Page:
Healthcare reform and communities of color

By Michelle Chen Jan 22, 2009

Health gaps across racial lines have been well documented. A new report suggests that healthcare reform is also a vital economic development issue for communities of color. The Mainstreet Alliance, a healthcare advocacy coalition focused on small businesses, has published a survey of small business owners showing that the small business community is surprisingly keen on the idea of overhauling the healthcare system. About 70 percent of the small employers surveyed in twelve states favored a strong government role in “guaranteeing access to quality, affordable health care.” A majority supported a healthcare system that included a “public option” plan for employees. Meanwhile, a majority of the employers reported that rising costs had prompted them to switch to health plans with higher out-of-pocket expenses for patients, to limit services, or to drop employee coverage altogether. A sidenote also gives some insight into how business owners in communities of color see health care reform:

“When analyzed separately, people of color business owners showed higher levels of support for a strong government role, more public oversight, and a public alternative by margins of 10 percent or more: 82 percent supported a strong role for government, 85 percent supported more public oversight of insurers, and 75 percent preferred a proposal with a public insurance alternative.”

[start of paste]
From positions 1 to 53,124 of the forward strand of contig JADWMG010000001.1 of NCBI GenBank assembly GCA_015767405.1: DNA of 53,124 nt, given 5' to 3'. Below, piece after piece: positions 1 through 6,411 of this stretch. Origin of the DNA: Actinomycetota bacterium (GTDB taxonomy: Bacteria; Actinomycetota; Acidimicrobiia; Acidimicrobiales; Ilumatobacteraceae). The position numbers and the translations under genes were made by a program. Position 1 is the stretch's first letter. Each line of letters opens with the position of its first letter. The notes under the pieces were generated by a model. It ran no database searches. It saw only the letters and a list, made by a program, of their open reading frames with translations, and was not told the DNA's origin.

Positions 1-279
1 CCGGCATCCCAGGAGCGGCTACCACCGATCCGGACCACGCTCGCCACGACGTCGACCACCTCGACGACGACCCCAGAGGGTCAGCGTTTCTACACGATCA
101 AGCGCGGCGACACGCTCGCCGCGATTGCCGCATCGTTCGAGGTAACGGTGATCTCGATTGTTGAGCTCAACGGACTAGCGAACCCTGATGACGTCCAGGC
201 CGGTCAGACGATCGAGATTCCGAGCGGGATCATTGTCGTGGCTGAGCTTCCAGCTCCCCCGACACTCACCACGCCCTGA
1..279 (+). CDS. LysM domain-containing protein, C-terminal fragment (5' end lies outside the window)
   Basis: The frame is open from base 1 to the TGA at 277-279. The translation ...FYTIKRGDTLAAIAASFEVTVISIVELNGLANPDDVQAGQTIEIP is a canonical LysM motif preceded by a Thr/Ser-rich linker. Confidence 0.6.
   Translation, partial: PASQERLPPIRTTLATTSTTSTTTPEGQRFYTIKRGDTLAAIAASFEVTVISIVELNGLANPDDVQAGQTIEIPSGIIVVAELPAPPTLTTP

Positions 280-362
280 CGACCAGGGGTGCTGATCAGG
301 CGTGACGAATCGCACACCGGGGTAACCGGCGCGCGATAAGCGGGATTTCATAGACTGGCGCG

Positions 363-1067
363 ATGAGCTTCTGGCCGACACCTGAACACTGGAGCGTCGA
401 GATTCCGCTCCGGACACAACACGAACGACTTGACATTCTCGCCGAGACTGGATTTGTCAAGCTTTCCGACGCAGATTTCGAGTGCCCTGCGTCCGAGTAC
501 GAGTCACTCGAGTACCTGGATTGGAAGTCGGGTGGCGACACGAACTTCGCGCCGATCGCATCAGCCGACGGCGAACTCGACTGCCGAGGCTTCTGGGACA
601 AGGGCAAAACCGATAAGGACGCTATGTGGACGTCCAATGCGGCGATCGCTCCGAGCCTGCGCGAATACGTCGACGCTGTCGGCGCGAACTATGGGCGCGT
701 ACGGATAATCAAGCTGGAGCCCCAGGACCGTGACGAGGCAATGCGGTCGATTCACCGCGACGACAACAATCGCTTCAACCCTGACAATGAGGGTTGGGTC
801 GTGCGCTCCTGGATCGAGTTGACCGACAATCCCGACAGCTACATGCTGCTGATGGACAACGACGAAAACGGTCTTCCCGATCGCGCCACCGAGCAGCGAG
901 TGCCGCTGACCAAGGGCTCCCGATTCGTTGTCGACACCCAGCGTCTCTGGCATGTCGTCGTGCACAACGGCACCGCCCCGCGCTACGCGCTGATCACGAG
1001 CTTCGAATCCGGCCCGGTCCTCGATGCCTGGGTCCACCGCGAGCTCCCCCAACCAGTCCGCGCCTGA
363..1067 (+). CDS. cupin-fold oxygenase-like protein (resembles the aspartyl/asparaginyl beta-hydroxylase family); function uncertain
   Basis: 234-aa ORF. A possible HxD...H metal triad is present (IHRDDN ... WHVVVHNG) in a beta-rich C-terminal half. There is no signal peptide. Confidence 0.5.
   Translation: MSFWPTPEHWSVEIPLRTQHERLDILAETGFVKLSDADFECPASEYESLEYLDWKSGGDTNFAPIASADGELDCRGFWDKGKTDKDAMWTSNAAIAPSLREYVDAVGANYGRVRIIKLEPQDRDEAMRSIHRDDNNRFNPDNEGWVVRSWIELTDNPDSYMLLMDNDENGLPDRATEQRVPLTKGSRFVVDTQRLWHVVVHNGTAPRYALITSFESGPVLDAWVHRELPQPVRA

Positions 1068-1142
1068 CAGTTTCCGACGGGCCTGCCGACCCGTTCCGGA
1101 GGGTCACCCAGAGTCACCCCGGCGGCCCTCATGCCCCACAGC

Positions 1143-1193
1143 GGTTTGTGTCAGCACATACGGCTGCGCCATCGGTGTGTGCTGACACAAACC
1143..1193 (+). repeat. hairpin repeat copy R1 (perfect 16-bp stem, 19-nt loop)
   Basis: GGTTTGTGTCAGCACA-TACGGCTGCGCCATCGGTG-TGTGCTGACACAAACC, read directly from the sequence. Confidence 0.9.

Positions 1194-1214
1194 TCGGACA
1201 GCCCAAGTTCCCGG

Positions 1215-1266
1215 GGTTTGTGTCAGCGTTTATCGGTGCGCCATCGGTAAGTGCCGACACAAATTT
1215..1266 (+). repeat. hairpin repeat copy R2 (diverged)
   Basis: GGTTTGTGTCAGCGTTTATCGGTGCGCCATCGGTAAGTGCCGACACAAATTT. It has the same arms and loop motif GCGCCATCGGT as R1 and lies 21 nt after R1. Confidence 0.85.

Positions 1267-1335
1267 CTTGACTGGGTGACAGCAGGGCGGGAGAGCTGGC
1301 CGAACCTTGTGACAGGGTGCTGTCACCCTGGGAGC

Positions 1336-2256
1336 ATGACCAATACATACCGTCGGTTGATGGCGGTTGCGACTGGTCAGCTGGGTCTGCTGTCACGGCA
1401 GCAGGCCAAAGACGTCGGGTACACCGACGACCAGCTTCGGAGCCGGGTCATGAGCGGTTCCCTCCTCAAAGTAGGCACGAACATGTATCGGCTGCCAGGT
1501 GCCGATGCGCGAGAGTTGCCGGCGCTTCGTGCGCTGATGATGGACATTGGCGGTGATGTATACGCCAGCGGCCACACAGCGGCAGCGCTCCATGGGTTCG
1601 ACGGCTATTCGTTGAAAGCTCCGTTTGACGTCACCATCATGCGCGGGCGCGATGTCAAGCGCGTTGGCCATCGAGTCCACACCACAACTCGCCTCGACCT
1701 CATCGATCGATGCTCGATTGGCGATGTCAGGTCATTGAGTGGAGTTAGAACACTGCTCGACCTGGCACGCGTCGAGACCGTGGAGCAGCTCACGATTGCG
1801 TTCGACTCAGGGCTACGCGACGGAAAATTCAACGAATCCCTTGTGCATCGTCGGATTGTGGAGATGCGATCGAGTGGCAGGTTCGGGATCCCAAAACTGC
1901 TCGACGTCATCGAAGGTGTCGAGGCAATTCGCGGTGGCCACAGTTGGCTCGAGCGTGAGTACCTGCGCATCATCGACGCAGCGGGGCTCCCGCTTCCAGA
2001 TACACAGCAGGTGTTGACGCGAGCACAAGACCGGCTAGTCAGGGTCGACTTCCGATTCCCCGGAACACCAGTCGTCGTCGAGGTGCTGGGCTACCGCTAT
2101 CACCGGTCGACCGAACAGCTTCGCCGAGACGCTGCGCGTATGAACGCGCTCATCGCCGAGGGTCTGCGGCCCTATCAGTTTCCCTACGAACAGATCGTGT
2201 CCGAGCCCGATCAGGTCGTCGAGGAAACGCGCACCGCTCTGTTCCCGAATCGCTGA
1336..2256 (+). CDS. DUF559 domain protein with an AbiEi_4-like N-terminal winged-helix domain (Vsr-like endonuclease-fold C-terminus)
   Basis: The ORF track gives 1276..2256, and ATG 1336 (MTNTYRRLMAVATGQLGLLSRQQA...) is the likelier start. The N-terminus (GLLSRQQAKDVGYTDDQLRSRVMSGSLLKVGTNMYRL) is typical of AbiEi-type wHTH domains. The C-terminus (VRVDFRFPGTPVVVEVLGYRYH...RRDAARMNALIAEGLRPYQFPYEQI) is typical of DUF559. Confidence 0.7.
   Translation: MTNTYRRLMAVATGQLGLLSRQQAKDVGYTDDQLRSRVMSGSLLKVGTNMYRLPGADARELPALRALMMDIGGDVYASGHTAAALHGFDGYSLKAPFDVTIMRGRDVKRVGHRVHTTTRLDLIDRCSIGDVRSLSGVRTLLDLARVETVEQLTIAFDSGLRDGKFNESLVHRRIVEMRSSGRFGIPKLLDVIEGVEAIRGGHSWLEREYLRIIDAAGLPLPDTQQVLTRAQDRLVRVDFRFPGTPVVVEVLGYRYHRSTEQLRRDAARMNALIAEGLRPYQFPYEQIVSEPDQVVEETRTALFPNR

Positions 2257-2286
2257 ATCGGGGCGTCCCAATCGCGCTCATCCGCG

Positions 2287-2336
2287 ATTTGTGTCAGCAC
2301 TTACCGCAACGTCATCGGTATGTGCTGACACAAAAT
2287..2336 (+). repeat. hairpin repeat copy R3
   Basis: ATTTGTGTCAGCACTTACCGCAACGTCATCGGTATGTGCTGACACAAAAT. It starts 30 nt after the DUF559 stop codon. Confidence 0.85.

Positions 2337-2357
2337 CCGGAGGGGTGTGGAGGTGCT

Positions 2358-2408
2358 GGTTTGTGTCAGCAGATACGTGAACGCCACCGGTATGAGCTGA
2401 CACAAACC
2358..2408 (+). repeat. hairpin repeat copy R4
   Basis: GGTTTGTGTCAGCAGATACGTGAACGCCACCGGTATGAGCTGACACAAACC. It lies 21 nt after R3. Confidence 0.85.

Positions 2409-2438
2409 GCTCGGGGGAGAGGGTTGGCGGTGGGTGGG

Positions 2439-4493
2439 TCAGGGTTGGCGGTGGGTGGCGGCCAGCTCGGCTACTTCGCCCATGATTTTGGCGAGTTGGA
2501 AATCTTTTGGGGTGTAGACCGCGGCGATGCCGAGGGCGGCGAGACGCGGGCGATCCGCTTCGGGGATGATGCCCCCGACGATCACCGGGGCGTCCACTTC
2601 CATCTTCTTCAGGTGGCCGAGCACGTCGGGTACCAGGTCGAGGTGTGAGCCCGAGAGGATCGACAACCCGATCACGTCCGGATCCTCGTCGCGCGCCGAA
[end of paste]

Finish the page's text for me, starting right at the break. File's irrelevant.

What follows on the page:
It’s easy to see why these business owners might see a greater community stake in improving healthcare access. According to various studies, people of color in general are more likely than whites to suffer from poorer health and to lack insurance. Among Latinos and American Indians, the uninsured rate is nearly triple that of Whites. People of color are also less likely to have employer-sponsored coverage. But some states have sought to address racial disparities with targeted healthcare reforms. That includes not just expanding coverage for low- and moderate-income families, but also making programs more accessible by promoting more diverse, culturally competent staff and ensuring that services are equitably distributed in marginalized communities. Racial disparities in health care are nothing new, but as the country embarks on a new debate about universal coverage, the perspectives of people of color, whether they’re struggling with chronic health conditions, waiting at the ER, or buying insurance for their employees—deserve careful examination.